He recalls an incident that definitely debunks the stereotype that youths are a heartless generation. His school had a student who contracted the Covid-19 virus and their school was suspended for a day. Students from another school who had an infected teacher sent his school handwritten notes with wishes for their wellbeing.

“[It was] two different schools supporting each other, [saying] we don’t have to feel bad or alone because we are going through the same thing.”

He believes that when kind acts are done, they are more easily forgotten than acts that are unkind. Thus, it leaves a deeper image in people’s minds and contributes to the stereotype. “There are obviously youths who are unkind, who may have done a lot of things that maybe left an image that our generation is quite screwed up,” he says.

“But if you look deep, we can actually see that our generation is not one that is selfish, one that does not one to give back to society… it is definitely not fair to say that people from my generation are unkind.”

Meredith, far right, planning activities for volunteers as part of Field Leaders Volunteer Training.

Meredith Cheong, 24, Accountant

Meredith volunteers for Heartware’s Field Leaders Programme. Her motivation for volunteering stems from the belief that “it’s always about giving to others”. She was raised in an environment where she would volunteer with her family as a child, inculcated with the attitude: “You know you are able to give, so why don’t you?”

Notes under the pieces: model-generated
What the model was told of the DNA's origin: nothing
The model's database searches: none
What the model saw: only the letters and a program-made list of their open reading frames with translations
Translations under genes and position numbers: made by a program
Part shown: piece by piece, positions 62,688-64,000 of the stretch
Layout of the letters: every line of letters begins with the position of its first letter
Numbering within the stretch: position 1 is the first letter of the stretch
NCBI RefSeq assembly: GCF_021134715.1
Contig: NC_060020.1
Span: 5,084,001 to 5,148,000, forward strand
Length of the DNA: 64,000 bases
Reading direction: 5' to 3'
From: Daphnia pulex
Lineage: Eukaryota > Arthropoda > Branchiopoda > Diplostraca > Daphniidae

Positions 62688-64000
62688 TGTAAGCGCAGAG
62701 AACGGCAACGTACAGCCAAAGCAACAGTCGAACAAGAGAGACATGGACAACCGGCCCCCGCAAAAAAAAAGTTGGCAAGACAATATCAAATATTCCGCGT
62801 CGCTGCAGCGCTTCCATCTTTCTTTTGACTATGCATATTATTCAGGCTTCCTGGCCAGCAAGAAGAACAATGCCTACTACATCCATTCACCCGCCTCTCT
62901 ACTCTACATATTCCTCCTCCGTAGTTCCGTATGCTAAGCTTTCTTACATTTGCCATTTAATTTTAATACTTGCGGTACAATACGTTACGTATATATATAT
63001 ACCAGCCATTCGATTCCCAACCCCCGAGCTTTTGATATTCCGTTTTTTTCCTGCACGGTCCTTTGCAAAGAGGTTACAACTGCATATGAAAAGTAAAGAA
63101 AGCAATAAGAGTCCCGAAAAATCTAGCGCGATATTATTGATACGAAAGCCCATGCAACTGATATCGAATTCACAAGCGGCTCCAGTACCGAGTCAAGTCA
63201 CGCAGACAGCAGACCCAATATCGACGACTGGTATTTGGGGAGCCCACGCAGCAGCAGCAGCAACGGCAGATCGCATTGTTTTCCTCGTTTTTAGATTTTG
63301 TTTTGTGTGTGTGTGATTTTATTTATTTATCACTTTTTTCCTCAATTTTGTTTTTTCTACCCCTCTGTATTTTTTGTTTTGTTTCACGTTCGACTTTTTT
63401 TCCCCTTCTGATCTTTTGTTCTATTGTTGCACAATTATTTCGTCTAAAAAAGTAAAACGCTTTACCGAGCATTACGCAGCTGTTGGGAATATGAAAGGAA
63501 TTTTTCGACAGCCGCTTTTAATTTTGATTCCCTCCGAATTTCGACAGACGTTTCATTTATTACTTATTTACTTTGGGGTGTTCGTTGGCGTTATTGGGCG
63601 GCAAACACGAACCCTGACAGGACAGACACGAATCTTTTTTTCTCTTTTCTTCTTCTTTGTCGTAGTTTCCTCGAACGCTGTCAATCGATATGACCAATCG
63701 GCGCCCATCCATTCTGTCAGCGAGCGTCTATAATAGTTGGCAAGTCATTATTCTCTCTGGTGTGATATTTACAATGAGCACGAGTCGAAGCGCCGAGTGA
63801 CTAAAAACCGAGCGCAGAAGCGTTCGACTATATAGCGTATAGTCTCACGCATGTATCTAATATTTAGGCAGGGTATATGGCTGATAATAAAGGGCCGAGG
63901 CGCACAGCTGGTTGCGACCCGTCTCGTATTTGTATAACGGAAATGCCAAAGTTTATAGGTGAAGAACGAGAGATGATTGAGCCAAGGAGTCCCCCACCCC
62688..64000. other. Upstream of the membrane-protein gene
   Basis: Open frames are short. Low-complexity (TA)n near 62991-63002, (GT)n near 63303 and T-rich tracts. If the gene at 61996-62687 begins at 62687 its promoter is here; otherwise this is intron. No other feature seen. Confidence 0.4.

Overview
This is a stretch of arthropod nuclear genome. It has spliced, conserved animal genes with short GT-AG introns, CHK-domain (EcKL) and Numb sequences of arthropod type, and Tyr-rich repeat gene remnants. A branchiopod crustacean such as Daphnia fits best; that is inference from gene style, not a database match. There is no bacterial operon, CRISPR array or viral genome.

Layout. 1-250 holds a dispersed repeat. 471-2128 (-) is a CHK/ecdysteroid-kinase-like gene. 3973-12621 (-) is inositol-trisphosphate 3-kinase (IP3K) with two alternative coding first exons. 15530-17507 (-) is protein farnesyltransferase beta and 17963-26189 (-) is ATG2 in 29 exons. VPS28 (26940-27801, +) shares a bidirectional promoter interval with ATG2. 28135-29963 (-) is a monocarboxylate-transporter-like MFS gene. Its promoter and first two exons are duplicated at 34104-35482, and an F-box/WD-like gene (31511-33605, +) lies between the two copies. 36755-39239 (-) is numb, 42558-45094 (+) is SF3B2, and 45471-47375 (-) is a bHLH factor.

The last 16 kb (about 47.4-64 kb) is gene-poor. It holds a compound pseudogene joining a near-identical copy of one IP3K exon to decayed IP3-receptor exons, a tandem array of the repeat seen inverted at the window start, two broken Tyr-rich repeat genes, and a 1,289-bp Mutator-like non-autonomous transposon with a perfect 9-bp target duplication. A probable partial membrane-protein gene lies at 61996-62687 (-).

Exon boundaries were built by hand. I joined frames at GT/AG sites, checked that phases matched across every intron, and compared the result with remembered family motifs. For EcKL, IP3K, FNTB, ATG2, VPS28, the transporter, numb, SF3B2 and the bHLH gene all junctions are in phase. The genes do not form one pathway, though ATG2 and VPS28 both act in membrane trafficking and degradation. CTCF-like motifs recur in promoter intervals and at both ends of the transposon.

When her peers hear that she volunteers, they wonder how she finds the time.

“I think it’s about making the time. All of us have different priorities, I think it depends on what you choose to spend your time on.”

“It’s unjust to say that our generation is a heartless one,” she says. “All of us are generally good people. Probably what [naysayers] see is that we care about ourselves, maybe more often than the people around us. When you remove the initial stereotype, there’s a lot more youths who care in their own subtle ways.”

With the rise of the countless social issues that have gained prominence over the past decade, such as environmentalism and social equality, the passion and involvement in issues that matter to this generation has never shined so brightly.

In the same survey mentioned earlier, 90% of youths feel that their generation has a good heart. Some actions that demonstrate their kindness are helping the elderly in carrying heavy groceries, helping a classmate with homework or even posting about social issues that are important to them on social media.

When asked what values they prioritise in their lives, ‘Love’ was chosen by more than half of respondents, followed by 42% of them choosing ‘Compassion’. Does the stereotype of being a heartless generation accurately reflect on the values they hold?

Survey conducted across youths aged 19 to 35, done by Media Volunteer Eunice Tan.

Generalisations are easy to make, especially when there is a lack of understanding, possibly due to generational differences. Perhaps there are a few heartless youths out there, but like Yin Jie with his elderly friends in HWSOP, when time is taken to understand the majority’s stories and their motivations, bridges can be built between the different generations. This way, more love and kindness goes around.

“Because that’s what kindness is. It’s not doing something for someone else because they can’t, but because you can.” Andrew Iskander